Craving Cocolate!

I ate the last of the chocolate I had in the apartment three days ago (except for the chocolate chips which I have been saving to make some cookies – more later).

This afternoon I found myself craving chocolate. I remembered the sugar/dairy free chocolate which I haven’t made for a number of years – I had the ingredients, I hauled them out, and put a batch together.

Sugar/Dairy Free Chocolate

I more or less followed the recipe – I added ground cacao nibs, some finely chopped candied ginger and dried cranberries along with finely ground hazel nuts. This batch should last me a couple of weeks. A little satisfies.

Click here for the recipe and other commentary.

The chocolate was actually the second thing I made. I started with Peanut Butter Oatmeal Chocolate Chip Cookies (Flourless, No Butter). (I made a batch last week which are, of course, gone.)

Peanut Butter Oatmeal Chocolate Chip Cookies

Another recipe I didn’t follow precisely. I used both chunky and smooth peanut butter, but I also had a small amount of tahini I wanted to use up which I threw in. In addition to the oatmeal (called for in the recipe), I added 1/2c finely ground hazelnuts; forgot raisins or dried cranberries.

No flour in the recipe, no butter. What makes this very sticky dough is the nut butter/egg combination. The only way to get it onto the cookie sheet is to pick some up with a tablespoon and push it onto the cookie sheet using a teaspoon. You can’t handle it. The Silpat baking mat makes it easy to remove the cookies when baked and cooled. I store them in the refrigerator.

Says to bake for 9-12 minutes; I baked these for close to 15 before I thought they were firm enough to take out of the oven.

They are “right some good!”

[A recommendation from my friend Susan in Alberta:

I made the peanut butter cookie recipe you posted on your blog. Wow!They are great.David loves them.I broke up a dark chocolate bar. 90% cacao to add since I didn’t have dairy free chocolate chips. It will be a standard recipe now for us. April 11/2020]

The cooking/baking overcame me AFTER I finished up the face masks from yesterday, washed them and hung them to dry.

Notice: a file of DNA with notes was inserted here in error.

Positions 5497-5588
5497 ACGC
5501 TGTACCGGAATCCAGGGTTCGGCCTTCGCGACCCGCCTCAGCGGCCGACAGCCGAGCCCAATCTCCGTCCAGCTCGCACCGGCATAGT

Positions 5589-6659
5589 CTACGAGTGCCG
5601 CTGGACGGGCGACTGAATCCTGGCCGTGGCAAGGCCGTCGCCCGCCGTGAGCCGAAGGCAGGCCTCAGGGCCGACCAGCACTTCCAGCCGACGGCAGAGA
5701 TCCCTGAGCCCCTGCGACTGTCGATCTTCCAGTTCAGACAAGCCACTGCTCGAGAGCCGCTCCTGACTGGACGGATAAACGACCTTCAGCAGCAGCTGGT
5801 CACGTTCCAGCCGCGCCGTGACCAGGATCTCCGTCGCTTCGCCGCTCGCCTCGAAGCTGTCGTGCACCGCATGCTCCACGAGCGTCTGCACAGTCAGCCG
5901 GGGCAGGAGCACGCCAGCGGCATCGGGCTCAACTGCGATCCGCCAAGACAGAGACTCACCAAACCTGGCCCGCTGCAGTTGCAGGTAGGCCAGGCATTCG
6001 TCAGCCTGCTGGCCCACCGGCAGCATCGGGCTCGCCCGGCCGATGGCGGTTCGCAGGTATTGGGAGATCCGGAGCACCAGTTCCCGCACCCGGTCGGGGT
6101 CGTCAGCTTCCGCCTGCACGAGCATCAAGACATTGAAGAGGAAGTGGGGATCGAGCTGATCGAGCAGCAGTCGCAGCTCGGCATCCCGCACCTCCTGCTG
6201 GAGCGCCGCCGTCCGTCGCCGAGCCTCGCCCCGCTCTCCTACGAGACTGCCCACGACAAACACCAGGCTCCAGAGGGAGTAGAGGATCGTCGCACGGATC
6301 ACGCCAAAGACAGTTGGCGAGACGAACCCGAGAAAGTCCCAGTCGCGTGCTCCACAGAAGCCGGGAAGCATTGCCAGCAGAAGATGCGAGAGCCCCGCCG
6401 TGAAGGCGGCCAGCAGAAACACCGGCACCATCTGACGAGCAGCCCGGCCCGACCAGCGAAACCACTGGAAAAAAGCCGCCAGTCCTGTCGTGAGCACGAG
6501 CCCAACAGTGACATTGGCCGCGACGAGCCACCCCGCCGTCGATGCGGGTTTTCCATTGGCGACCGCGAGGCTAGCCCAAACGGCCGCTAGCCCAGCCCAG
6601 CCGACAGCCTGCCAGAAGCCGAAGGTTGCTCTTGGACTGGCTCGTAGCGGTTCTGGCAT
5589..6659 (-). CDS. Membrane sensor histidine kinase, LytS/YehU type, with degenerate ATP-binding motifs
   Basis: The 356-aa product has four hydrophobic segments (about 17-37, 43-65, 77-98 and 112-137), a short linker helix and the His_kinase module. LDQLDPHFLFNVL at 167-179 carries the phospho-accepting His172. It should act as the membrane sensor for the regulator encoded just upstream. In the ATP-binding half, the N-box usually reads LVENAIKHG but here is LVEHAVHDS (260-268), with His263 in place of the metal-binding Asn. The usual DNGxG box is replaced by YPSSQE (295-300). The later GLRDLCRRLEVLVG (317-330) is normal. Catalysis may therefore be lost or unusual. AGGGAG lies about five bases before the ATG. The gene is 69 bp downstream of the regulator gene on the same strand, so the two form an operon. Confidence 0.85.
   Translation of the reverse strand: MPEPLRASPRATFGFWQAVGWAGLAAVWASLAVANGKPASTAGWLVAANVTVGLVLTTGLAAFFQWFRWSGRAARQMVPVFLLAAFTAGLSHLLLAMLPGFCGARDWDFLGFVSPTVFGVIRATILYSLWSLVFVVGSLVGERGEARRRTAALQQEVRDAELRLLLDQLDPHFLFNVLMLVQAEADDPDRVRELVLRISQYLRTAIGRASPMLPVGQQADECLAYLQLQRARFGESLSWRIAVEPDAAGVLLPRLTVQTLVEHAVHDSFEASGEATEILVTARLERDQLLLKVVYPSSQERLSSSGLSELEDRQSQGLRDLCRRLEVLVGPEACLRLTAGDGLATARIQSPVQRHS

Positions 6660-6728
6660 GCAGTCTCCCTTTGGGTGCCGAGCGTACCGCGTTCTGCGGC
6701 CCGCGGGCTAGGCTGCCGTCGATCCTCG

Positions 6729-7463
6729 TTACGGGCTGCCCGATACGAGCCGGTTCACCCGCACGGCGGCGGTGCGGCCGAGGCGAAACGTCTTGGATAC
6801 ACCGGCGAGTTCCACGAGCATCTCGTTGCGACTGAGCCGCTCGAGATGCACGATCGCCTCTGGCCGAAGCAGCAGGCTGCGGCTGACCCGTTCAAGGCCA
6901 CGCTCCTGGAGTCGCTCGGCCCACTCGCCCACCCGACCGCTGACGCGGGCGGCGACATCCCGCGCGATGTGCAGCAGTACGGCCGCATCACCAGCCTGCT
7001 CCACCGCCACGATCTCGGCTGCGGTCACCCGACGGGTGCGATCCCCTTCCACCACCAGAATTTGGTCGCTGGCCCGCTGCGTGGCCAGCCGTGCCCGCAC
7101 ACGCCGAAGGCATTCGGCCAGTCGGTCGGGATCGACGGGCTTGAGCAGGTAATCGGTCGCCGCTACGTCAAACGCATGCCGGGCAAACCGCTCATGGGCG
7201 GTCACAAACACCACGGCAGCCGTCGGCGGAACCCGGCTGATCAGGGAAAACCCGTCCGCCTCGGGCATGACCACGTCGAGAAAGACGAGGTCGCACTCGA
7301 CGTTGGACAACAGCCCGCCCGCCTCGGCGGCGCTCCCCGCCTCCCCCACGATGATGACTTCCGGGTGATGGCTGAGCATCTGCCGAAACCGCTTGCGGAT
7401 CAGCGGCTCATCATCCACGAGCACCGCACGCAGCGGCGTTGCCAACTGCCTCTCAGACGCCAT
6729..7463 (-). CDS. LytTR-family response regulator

Today’s Batch Of Masks Hanging To Dry

I have to collect 20 of them, pack them up to courier to Toronto tomorrow. I have another batch of 40 sitting by machine ready to work on when I get up in the morning.

There’s now a huge controversy raging over whether there’s any value to these face masks or not. One of the local seniors’ homes has put out a call to the local sewing guilds to please make face masks for them. So whether public health considers them useful or not, clearly there is a demand in my community.

Fabric Face Masks – Production Begins

With table runners and other stuff completed, time to turn to fabric face mask production.

I started by pulling fabric from my stash. I have quite a number of “scrap bags” from Keepsake Quilting which just happen to contain 9″ (1/4 yd) coordinated fabric strips – fancy that – I need rectangles that are 9″ x 6″. I cut several strips into 6″ rectangles.

Next, I cut what non-woven fusible interfacing I had on hand into 8.5″ x 5.5″ rectangles and fused them to the back of the fabric. The 1/4″ seam allowances will be less bulky without the interfacing included and because the interfacing is fused to the fabric, it’s going nowhere. I was able to prep 56 pieces of cut fabric. Now I have to go looking for more non-woven fusible interfacing.

Fabric with non-woven fusible interfacing (as a third layer for added filtering)

A friend brought me a metre of unbleached flannel the other evening. I washed it, dried it, and cut it into 9″ x 6″ rectangles. Today I briefly stopped by her place to pick up 4 more metres (the rest of her supply). It’s been washed and is now drying. I also picked up a bunch of twist ties from her.

Flannel rectangles for inside of mask

I have been collecting twist ties from all my friends in the building and have ended up with, would you believe it, almost 140 to use at the top edge so the mask can be pinched to fit the nose.

All that’s left to do is cut the 1/8″ elastic. I need 13″ for each mask, I have nowhere enough at the moment. I ordered a roll via Amazon the other day but it’s not going to arrive quickly enough for this assembly line. I’m going to have to scrounge around the building and touch up some other sewing friends to see if I can come up with more. If all else fails I have the better part of a 100m roll of 3/8″ elastic I can use.

Elastic (as yet uncut), twist ties for fitting over nose, more cut fabric